- Socio-demographic profile
- Abc1, c2de, AB, C1,C2, DE
- Working status
- Working full time
- Family status
- House person with Children aged 0-3,
- House person with Children aged 4-9
- House person with Children aged 10-15
These are just some of the ways we can plan with available data. There are several more options available but get in touch and we are happy to talk through options.
TV Advertising: buying the right audiences
Once we have planned the correct channels on which to advertise your brand, we then have to buy those relevant slots.
So how do we buy TV advertising?
TV Broadcasters sell what are called ‘trading audiences’. The main trading audiences that are available are as follows:
- Adults – mainly only available to buy 0930-1730
- Abc1 Ads , Abc1Men, Abc1Women
- 16-34 Adults , 16-34 Men, 16 34 Women
- House person with Children
A channel with a broad-based audience – say ITV – will sell multiple trading audiences; whereas a niche channel, such as MTV may only sell 16-34 trading audiences. Each channel will know the volume of its viewership against each ‘trading audience’ and will set the cost of each trading audience accordingly. So each ‘trading audience’ will have a different price point, and each channel may not sell all trading audiences. Typically, channels will only trade (ie sell) audiences that are to their advantage or are relevant to their viewership.
You’ll notice these ‘trading audiences’ are not the same as the ‘planned audiences’. So the job of the media buyer is to purchase from the broadcaster the most relevant ‘trading audience’ to obtain the optimum coverage of the ‘planned audience’ at the best price.
The cost of an advertising TV spot is generated by the volume of audience (in 000’s) delivered of the target market times by the cost per thousand of that target market. This means that ad slots in the same TV programme may be traded (ie sold) at different price points. For example:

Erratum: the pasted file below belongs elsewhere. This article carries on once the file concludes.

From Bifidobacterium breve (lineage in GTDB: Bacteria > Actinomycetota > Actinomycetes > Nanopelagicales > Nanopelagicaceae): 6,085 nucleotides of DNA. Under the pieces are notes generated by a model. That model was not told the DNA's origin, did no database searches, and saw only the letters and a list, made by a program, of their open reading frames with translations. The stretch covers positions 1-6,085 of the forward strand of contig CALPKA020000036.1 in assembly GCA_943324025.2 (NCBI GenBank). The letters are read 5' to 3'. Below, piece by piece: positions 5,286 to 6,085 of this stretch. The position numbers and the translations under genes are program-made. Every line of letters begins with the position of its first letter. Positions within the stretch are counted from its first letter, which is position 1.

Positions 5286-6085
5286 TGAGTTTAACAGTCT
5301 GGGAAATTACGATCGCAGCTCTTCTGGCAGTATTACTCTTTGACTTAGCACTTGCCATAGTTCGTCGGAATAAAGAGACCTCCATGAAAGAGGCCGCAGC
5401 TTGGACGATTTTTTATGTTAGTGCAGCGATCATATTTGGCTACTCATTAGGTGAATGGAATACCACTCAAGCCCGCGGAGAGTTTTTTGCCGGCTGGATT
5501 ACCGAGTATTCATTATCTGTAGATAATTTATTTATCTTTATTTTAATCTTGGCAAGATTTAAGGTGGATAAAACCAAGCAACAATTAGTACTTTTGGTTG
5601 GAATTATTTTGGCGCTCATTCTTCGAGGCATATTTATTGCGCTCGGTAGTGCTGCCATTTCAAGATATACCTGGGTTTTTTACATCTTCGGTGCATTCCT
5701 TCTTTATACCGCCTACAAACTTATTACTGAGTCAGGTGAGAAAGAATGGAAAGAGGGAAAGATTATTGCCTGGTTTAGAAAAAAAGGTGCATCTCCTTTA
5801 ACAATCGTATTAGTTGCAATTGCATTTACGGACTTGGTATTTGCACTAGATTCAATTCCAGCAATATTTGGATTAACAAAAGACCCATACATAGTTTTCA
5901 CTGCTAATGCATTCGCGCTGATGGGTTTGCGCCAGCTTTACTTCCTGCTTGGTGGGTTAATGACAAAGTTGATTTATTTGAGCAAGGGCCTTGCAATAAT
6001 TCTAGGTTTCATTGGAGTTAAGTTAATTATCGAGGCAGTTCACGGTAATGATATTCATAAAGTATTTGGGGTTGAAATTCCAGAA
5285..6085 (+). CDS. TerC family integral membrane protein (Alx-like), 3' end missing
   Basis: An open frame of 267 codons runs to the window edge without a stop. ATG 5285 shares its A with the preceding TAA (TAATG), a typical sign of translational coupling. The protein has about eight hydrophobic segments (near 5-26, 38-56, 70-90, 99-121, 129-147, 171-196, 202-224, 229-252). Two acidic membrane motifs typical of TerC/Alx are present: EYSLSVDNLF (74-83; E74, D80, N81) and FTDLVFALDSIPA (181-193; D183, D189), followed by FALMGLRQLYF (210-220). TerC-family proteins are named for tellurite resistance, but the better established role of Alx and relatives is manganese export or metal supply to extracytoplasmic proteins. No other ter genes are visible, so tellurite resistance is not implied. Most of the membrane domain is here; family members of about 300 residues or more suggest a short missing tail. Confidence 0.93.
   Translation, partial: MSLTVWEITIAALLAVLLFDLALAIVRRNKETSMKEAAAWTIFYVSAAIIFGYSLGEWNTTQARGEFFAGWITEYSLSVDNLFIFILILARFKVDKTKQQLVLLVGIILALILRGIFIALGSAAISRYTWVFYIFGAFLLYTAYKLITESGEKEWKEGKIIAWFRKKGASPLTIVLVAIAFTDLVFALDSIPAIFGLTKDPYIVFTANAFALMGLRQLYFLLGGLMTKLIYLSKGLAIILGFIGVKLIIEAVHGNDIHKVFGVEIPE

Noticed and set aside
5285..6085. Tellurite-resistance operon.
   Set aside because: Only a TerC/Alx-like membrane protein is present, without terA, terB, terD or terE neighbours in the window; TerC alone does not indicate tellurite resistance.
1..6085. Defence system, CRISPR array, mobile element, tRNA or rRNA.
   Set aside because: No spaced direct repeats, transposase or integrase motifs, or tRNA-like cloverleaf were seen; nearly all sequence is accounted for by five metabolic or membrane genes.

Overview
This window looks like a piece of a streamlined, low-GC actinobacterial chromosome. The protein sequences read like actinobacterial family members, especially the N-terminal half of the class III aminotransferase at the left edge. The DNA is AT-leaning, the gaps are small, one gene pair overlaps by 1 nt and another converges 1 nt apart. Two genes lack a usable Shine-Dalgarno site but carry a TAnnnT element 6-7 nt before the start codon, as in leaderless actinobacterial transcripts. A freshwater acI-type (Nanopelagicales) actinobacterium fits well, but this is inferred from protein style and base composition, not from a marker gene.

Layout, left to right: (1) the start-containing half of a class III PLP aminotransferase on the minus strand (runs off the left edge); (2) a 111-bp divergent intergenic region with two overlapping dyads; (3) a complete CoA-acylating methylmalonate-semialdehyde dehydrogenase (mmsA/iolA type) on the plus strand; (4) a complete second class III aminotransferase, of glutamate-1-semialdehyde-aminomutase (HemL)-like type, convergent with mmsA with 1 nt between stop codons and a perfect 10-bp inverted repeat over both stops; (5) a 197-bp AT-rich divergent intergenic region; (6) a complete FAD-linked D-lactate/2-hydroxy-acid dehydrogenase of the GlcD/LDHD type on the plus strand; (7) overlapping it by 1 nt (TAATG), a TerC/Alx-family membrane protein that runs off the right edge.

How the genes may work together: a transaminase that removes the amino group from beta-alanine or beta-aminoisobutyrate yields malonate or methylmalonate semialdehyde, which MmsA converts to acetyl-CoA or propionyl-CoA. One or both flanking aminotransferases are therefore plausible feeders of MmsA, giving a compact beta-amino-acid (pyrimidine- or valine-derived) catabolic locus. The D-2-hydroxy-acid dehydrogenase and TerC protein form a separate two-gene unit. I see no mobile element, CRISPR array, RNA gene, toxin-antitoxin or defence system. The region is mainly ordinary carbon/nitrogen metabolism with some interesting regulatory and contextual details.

- Buying an ‘all adult’ traded audience – if an advertising spot delivers 100,000 adult views at a traded cost per thousand of £2.50 then the spot costs £250.
- Buying an ‘adult male’ traded audience – If the same spot delivering 100,000 adult views and of which 60,000 are men the same spot traded at £6.00 Men cost per thousand would cost £360.
- Buying an ‘adult female’ traded audience – The same spot again must deliver 40,000 women and if this was traded at £5 women cost per thousand it would only cost £200
As you can see, buying broadcast TV advertising can become quite complex if you are buying audiences across multiple channels. Thankfully there are some tools at our disposal and we have many years of experience in planning and buying TV advertising, so we are able to help advertisers create a plan and buy an audience in a very efficient way.
Want help planning and buying the Right TV Audience?
Contact our team of TV experts.
We can navigate you through the buying options and costs. We can then create TV plans for you to approve, before buying the media on your behalf.